He mocks me with his past accomplishments.
I turn the pages of the scrapbook Ruth
has kept through years of triumph, hope, despair.
The edges of the yellowed clippings curl
as if the heat of words once written down
have angrily consumed this record of the past.
He sits behind a multi-colored magazine
extolling Irish meadows green from sun,
one eye on me, his other eye locked on a page
heís glanced at twenty times and more today.
At last I sigh my resignation at his art.
I shut the clippings back into their cage
of red and gold leathered elegance.
"One critic says youíre sweet as sap," I say
He drops his Ireland on his lap and snorts.
"Three days ago a woman at an Arts, Inc.
meeting said the same," he said. "She said
she was a sculptor too. As fat as walruses,
she said she did reliefs with carpet squares.
If that is sculpture, then Iím sweet as sap."
"Well, Michelangelo was sweet sometimes,"
I say. "The great Pietaís sweet in stone.
The sadness smoothed into the motherís face
reflects the pain caused by the Christís cold peace."
He clears his throat. "Your Michelangelo
is muscle-bound," he says. "Heís like I was
when I was young--all for the realistic line.
When he was young he snuck into a monasteryís morgue
and spent the wee hours of the night with dead
men, cutting up their flesh to find the bone
and muscle structures underneath their skin.
He models more than sculpts. He had a skill.
I canít dispute that. Still, artís more than skill."
"Youíre such a sage," I say. "Youíve got art down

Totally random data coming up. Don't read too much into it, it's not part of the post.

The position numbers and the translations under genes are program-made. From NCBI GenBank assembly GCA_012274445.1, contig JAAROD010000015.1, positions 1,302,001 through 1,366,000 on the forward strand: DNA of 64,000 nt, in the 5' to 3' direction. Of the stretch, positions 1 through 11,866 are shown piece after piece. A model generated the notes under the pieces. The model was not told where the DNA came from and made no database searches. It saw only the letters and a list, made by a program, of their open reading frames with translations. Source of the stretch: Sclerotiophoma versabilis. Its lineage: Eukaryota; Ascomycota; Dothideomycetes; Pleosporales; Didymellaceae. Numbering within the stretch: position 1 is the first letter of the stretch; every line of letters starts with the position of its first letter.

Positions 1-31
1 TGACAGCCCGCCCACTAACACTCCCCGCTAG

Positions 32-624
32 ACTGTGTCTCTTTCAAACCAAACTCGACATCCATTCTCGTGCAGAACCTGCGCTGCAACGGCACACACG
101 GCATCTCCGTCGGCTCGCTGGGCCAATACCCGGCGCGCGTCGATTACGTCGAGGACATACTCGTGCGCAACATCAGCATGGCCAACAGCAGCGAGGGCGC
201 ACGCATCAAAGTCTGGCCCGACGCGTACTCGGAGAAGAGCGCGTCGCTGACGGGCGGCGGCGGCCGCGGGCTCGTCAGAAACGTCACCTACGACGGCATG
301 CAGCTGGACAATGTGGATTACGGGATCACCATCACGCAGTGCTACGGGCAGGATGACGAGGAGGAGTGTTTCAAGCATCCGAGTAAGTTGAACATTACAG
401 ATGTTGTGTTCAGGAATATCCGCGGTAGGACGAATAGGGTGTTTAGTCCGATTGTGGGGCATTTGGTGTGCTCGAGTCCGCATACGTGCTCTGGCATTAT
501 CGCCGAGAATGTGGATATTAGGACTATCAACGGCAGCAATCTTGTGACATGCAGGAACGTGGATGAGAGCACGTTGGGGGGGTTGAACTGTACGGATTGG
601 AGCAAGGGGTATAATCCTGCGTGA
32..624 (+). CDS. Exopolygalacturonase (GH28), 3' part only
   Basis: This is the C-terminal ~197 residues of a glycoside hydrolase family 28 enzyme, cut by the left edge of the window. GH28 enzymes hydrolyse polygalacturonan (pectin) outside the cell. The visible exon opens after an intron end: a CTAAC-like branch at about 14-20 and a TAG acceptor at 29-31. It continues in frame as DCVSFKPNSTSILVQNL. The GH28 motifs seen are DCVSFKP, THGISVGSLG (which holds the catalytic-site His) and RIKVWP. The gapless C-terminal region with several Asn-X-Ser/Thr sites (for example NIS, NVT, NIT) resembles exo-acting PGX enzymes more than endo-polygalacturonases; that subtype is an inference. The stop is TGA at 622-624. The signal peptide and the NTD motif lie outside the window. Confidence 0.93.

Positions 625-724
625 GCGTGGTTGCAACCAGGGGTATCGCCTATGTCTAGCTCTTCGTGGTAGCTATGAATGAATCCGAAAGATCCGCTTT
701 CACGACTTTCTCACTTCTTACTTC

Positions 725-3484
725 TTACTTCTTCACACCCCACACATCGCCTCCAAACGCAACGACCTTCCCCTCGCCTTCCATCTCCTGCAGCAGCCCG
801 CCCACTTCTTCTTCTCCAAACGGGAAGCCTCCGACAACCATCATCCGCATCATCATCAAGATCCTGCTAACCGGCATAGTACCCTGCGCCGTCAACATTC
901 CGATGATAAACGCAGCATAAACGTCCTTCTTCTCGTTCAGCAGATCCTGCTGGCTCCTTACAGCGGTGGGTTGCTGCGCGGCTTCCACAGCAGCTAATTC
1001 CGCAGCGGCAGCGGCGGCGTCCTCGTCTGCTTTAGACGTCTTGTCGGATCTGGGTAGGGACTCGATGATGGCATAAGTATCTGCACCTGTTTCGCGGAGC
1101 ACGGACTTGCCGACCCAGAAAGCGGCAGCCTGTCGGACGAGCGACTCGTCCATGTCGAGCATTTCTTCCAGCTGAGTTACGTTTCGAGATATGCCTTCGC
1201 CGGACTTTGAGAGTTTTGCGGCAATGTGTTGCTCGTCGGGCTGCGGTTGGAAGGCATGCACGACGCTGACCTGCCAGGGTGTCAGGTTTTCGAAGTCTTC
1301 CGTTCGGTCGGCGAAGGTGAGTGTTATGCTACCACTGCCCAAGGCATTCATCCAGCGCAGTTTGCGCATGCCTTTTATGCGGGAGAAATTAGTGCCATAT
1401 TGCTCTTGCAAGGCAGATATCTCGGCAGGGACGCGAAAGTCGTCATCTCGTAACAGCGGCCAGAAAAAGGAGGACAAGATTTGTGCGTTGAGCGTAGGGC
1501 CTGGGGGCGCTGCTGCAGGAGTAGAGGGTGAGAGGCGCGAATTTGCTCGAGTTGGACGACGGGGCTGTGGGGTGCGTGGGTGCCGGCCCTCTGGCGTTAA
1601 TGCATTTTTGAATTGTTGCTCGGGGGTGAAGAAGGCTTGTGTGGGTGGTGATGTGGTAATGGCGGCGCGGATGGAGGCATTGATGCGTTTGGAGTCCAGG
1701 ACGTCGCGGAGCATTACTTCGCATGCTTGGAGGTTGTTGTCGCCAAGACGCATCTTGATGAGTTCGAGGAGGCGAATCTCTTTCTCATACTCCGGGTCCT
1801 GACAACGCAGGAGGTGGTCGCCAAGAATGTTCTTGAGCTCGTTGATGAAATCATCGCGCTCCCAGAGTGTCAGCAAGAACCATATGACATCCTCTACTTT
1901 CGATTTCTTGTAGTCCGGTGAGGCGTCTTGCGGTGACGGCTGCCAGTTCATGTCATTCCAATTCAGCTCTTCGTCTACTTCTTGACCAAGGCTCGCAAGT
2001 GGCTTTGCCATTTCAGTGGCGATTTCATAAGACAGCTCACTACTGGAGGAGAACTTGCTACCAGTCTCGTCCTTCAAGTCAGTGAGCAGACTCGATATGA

into a set of words that plunder through your years
and fossilize all that youíve got to say
into an attitude unmovable and cold."
He laughs, my barb pained in his shining eyes.
"Iíve made mistakes," he barks. He thumps his chest.
"My heartbeats falter with mistakes Iíve made."
I put the clippings on the couch and stand.
"Letís go outside," I say. "Weíre clashing tongues
when we should be out tramping in the snow."
He grabs his coat and hat as I grab mine.
And as I watch into his eyes and face
I suddenly become aware of some sweet radiance
inside the way he moves his strong, square hands.
"Your fawn is sweet," I say. "Its ears perk up
toward the sky; the tension in its neck
sweeps up into the liquid of its head;
the muscles of its flank strain taut against
the immobility of stone-carved eyes.
Lifeís sweetness perks into the tension built
into the fawnís incredible alert."
He grunts, then walks out through the front-room door.
The coming spring is formed as droplets bright
with sun against the dark of maple bark.
Icicles glisten hanging from the boughs of pine
that trail in green platoons into the woods.
We walk, the dying winterís air sharp, brisk,
a hint away from warmth and sun and spring.
"The yellowing of age upsets your apple cart,"
he says. "The clippings represent accomplishments
once known, now yellow/faint, forgotten, lost
by everyone but you and Ruth and me.
Youíre wondering what all your writing means
if it grows yellow as the years pass by."
"Sweetness isnít always rotten at its core,"
I say. "Nor is it all that far removed
from life. Lifeís sweet sometimes. Springís almost here."
"In school they say that artís immortal, strong,"
he says. "Theyíre wrong, of course. Thereís politics
in art, and fashion-thoughts that make an art
out of the dribblings of a would-be artistís mind.
My stone is permanant. I give it form,
and then that form begins to deteriorate
into the stoneís last form as powdered dust."
I stop. The ruts sliced in the frozen road
make walking hard. Hands dominate Jim Gehr.
They form his substance, square, strong, graceful, large.
The days seem yellow in the waning light.
The sun appears to burn into itself,
consuming fire as droplets shine of scattered fire
and icicles glisten as they melt away.
"Then artists shouldnít capture sweet, soft lives,"
I say. "They ought to line and mass decay
and rail against injustice birthed in time.
A walrus ought to do reliefs with carpet squares.
The clipped accomplishments yellow anyway."
He smiles. "Youíre not so dumb," he says. "And I
am not so sweet. Iím rotten to the core."
I turn and walk back to the A-frame house.
He stands inside a road rut, competent, benign,
a comprehending air about his face.